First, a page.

3 things I did and 3 I wish I didn't when hosting Global Game Jam
Updated: Aug 24
Had you have told me a year ago that I would be the site organizer for Karlstads Global Game Jam in 2022 I would have become puzzled and eager to know “how”.
Globally, the game developers of the world have found a way to organize every year during the same short period of time to indulge ourselves in creating games. Global Game Jam isn’t a competition, but a chance for us to challenge ourselves and our creative productivity. A year ago, I had graduated with my bachelor's degree in psychology, believing I would work as an HR assistant in my home city.
But things turned around when a friend of mine recommended I join the local GGJ (Global Game Jam) site and find a team that would have me. After three days of remote teamwork, being exhausted with happy stress, we submitted our game. Out of three dozen games from our local site, ours were selected as a memorable contribution – which made me super happy. I told my team that I would love to work on a more serious project, with a bigger scope, with a commercial product as the end goal. One of my team members said he would like to join forces and I started to look into game development as a serious business.
Wouldn't it be for my participation in GGJ I wouldn’t have applied for the position I have today as the community manager at The Great Journey. With the goal of helping game studios develop their game ideas and support a sustainable work environment, my new workplace was all about game jams.
So how do you arrange a successful game jam?
Here is what I learned:
Plan and offer the jammers (game jam participants) a schedule. Game Jams can become a fever dream if you don’t provide jammers some excuse to take a break. We had a pizza break and game-test break on our schedule.
Do it together!
Having my co-game manager Blair help during the weekend was necessary. Without a tag, it’s not possible to enter the site, so having two people in charge of opening the doors decreased the time of the poor souls standing in the cold.
Having a “🥶let-me-in”-channel on Discord was handy.
End the jam with a “Big Finale”
An award at the end of the long, hardworking weekend was appreciated by the jammers. We had set aside a game-testing session from 6 pm to 8 pm with a panel including senior game developers from different studios. Even if GGJ isn’t a competition, we asked the jury to choose their two top favorites – it always adds some spice to the process, people get excited to show their game for a panel and audience.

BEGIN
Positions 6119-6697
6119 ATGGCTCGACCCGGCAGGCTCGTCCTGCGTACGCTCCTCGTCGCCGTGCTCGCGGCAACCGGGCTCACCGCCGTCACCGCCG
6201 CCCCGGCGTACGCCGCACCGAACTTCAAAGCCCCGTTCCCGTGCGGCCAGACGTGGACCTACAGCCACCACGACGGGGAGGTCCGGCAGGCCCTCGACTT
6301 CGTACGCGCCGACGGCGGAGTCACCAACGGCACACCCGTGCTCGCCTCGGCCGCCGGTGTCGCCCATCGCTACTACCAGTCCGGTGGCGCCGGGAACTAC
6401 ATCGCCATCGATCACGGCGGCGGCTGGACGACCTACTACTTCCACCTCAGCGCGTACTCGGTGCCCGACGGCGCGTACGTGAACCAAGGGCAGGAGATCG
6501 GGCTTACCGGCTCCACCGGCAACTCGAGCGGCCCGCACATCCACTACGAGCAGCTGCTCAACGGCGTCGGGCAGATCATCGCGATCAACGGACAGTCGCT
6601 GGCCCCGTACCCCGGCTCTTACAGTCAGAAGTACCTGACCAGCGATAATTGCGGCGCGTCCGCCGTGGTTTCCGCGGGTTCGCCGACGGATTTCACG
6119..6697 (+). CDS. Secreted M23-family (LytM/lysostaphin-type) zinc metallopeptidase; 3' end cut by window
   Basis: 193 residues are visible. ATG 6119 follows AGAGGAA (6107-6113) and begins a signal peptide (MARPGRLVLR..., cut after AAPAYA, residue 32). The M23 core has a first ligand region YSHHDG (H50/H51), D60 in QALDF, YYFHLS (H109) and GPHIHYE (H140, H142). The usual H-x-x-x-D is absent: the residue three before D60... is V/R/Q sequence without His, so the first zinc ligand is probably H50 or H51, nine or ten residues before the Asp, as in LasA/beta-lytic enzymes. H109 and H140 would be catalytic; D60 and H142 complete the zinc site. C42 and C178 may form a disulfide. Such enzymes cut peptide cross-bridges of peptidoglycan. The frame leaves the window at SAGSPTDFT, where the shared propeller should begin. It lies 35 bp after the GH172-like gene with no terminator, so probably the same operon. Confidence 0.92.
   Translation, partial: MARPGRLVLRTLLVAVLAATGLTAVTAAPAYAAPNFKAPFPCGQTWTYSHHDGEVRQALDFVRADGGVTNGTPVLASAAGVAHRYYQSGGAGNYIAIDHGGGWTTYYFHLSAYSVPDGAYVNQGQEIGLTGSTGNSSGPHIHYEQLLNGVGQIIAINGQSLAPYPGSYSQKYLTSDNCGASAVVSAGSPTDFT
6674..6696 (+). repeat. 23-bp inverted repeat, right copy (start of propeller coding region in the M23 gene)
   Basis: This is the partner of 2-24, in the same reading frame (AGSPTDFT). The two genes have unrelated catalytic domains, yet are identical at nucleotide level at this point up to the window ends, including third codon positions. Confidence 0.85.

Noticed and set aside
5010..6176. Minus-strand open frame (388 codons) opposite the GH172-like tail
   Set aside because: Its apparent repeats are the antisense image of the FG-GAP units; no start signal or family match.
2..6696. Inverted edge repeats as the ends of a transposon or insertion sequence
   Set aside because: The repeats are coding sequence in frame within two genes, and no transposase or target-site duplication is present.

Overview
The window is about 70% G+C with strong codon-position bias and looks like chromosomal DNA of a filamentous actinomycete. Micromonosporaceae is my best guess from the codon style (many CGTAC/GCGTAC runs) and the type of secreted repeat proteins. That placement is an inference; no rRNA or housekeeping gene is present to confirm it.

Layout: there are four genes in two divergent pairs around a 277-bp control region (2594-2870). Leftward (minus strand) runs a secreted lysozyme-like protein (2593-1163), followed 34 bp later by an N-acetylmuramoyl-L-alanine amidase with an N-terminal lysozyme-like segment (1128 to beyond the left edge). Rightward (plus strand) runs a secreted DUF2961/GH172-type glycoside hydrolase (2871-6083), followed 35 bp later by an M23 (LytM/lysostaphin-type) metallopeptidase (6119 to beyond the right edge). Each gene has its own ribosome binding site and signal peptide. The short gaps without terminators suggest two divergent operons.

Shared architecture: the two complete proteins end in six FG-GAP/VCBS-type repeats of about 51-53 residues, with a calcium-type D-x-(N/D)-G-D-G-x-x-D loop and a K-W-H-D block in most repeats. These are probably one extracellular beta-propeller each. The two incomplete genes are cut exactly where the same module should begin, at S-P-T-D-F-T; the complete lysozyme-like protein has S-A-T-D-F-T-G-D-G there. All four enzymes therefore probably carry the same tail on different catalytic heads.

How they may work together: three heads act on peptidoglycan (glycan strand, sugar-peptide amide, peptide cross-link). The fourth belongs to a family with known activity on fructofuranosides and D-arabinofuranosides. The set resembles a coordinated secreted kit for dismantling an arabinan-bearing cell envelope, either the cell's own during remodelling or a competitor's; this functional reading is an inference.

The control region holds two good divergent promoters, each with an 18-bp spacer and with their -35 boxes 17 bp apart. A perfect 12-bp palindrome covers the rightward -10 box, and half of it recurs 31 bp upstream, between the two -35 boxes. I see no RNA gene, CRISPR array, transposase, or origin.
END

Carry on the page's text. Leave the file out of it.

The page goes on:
What to avoid:
Not connecting people
We’ve learned from previous game jams that connecting people should be our primary goal. Prioritizing bigger mixed teams rather than several small teams has shown to be more successful. In November we paired two newcomer friends without an additional team member from our community. They made a solid platform game but didn’t get the opportunity to network. During Global Game Jam we matched newcomers with other community members which resulted in creating the winning team of the jam!
Having a site where people can assemble is great but be careful promising too much! On Friday night, some participants lacked the setup they needed. It worked out eventually. Avoid this problem by asking the jammers to book the available gear in advance and letting them know what they have to bring to the facility.
Harmful Discord Bots spreading shenanigans.
On Sunday morning, we had an issue where some bot had joined our Discord server and posted a harmful link on every channel. I had to start the day by deleting the posts and banning the trespasser which took away time from me participating in the game jam. Avoid harmful bots by creating mandatory steps as security measures.
Arranging game jams is a learning experience, in which every jam is different. The first and most important rule is to have fun and make games. Playing games should be fun and so should create them.
Organizing a game jam with the purpose of creating a fun and relaxed atmosphere has made people want to come back. You never know, you might change a person's career.
Niki Chalusi is our Community Manager here at The Great Journey.
You can reach out to her if you have any questions about the community, your game idea or just want to have a goose-break!
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